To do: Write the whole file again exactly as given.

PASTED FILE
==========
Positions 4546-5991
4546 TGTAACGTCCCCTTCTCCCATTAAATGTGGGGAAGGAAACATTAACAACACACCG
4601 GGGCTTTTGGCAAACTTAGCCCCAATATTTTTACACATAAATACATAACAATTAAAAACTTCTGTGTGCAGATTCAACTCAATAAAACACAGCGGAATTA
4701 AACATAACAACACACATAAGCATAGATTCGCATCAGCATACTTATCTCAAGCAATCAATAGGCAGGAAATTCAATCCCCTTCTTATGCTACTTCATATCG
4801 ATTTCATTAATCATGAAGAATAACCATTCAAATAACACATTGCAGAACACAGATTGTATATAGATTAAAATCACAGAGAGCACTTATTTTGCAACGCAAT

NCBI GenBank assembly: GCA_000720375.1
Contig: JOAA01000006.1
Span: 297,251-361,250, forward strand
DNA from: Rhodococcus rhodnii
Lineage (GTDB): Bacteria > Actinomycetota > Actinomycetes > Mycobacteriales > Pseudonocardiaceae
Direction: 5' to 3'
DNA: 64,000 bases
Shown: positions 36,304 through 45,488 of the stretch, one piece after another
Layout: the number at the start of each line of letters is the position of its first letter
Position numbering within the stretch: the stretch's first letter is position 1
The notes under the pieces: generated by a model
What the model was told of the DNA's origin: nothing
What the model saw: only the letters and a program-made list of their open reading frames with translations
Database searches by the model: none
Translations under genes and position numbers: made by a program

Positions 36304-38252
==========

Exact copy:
Positions 4546-5991
4546 TGTAACGTCCCCTTCTCCCATTAAATGTGGGGAAGGAAACATTAACAACACACCG
4601 GGGCTTTTGGCAAACTTAGCCCCAATATTTTTACACATAAATACATAACAATTAAAAACTTCTGTGTGCAGATTCAACTCAATAAAACACAGCGGAATTA
4701 AACATAACAACACACATAAGCATAGATTCGCATCAGCATACTTATCTCAAGCAATCAATAGGCAGGAAATTCAATCCCCTTCTTATGCTACTTCATATCG
4801 ATTTCATTAATCATGAAGAATAACCATTCAAATAACACATTGCAGAACACAGATTGTATATAGATTAAAATCACAGAGAGCACTTATTTTGCAACGCAAT

NCBI GenBank assembly: GCA_000720375.1
Contig: JOAA01000006.1
Span: 297,251-361,250, forward strand
DNA from: Rhodococcus rhodnii
Lineage (GTDB): Bacteria > Actinomycetota > Actinomycetes > Mycobacteriales > Pseudonocardiaceae
Direction: 5' to 3'
DNA: 64,000 bases
Shown: positions 36,304 through 45,488 of the stretch, one piece after another
Layout: the number at the start of each line of letters is the position of its first letter
Position numbering within the stretch: the stretch's first letter is position 1
The notes under the pieces: generated by a model
What the model was told of the DNA's origin: nothing
What the model saw: only the letters and a program-made list of their open reading frames with translations
Database searches by the model: none
Translations under genes and position numbers: made by a program

Positions 36304-38252